There exists an important trade-off between price and quality when it comes to insurance inside superannuation and particularly with respect to total and disability insurance, with superannuation fund members at a disadvantage to those using financial advisers, according to the Association of Financial Advisers (AFA).
As well, the AFA has criticised the involvement of lawyers in insurance claims and the fees they charge, arguing that “there needs to be greater controls on what can be paid to lawyers and other parties who assist with claims”.
In a submission responding to a Treasury discussion paper on the use of universal terms for insurance within MySuper, the AFA said that in many of the cases it had reviewed, superannuation funds had been willing to reduce the quality of definitions in order to achieve a cheaper premium.
“We do not believe that this is in the best interests of superannuation fund members, because it means that they have a greatly diminished chance to make a successful claim,” it said. “Whilst ‘cheap insurance premiums’ may help the trustees to sell their fund to consumers, it does not mean that existing and prospective members will understand the level of cover they have, the limitations of the cover or how it compares to other insurance products available within the market.”
“We therefore support both an increase in the quality of the life insurance products made available through employer superannuation and the use of standardised or universal terms,” the AFA submission said.
The AFA argued that clients who get financial advice, generally have a significantly better understanding of how much insurance they need and are likely to have a much higher level of insurance than those who rely upon default arrangements.
“Often these members of employer super funds simply have no understanding of what they or their family might need in the event of their death or disability or the terms and conditions which will affect the outcome of a potential claim,” the submission said.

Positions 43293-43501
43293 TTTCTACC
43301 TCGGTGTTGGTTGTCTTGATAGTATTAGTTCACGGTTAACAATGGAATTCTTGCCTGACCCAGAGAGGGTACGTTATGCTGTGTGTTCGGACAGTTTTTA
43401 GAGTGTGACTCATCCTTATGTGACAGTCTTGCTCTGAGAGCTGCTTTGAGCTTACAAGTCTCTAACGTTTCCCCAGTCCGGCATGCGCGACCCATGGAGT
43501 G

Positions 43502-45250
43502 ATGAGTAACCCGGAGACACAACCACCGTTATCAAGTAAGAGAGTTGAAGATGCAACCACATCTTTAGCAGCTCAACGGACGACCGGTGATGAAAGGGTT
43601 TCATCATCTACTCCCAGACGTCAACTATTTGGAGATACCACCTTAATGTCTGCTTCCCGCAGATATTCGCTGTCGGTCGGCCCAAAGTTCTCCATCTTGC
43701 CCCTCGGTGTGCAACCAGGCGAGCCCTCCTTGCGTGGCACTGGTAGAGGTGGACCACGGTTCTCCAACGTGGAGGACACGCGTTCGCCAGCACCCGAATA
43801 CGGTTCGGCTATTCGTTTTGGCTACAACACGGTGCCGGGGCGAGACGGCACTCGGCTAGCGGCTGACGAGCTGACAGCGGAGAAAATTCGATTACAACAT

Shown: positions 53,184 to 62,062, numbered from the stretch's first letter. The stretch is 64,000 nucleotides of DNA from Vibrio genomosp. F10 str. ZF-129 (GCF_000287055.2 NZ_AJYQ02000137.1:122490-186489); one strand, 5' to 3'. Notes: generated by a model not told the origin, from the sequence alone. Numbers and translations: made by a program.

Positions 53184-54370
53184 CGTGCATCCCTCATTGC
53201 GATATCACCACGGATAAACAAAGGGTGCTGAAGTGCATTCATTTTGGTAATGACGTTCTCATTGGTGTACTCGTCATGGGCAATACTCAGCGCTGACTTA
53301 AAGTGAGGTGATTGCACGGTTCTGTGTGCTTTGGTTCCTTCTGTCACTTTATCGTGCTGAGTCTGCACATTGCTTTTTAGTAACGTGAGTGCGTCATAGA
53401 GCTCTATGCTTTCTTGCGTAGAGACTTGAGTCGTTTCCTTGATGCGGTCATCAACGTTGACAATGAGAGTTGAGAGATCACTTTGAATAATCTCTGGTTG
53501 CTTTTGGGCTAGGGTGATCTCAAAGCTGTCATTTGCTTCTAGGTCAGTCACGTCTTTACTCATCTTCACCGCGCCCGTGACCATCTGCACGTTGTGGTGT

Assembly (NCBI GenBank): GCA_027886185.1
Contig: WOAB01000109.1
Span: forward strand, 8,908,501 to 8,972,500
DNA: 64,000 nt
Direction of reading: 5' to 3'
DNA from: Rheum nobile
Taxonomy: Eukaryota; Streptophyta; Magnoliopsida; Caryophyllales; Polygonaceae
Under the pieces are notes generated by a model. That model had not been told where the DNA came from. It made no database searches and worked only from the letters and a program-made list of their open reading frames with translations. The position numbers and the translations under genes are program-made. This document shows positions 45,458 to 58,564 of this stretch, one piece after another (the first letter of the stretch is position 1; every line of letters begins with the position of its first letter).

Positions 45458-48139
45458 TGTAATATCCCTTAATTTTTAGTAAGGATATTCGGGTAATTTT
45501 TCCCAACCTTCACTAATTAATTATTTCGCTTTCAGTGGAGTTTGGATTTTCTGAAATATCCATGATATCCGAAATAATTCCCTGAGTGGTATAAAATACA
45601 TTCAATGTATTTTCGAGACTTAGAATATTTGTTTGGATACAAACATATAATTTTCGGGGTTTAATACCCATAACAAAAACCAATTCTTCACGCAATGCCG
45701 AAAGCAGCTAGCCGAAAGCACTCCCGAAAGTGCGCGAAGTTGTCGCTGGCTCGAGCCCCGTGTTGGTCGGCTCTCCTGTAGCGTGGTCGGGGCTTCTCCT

The AFA said that, currently, superannuation fund statements contained inadequate disclosure of key information and warnings with respect to the member’s insurance arrangements, including with respect to exclusions.
“This has led to an insufficient level of knowledge by the general public, and a level of scepticism that claims will actually be paid,” it said. “In addition, there is a lack of understanding where claims have been denied, perhaps because they did not meet the restricted terms and definitions agreed to by the Trustee and set out in the [product disclosure statement] PDS or policy document."
“This has resulted in negative media coverage and consumer concerns about the value of life insurance. This has broader implications and has been a point of concern for many of the Financial Advisers throughout Australia,” it said.
While criticising the involvement of lawyers in claims, the AFA submission said that by contrast many financial advisers did not charge for a standard insurance claim and those that did charged a very low fee by comparison.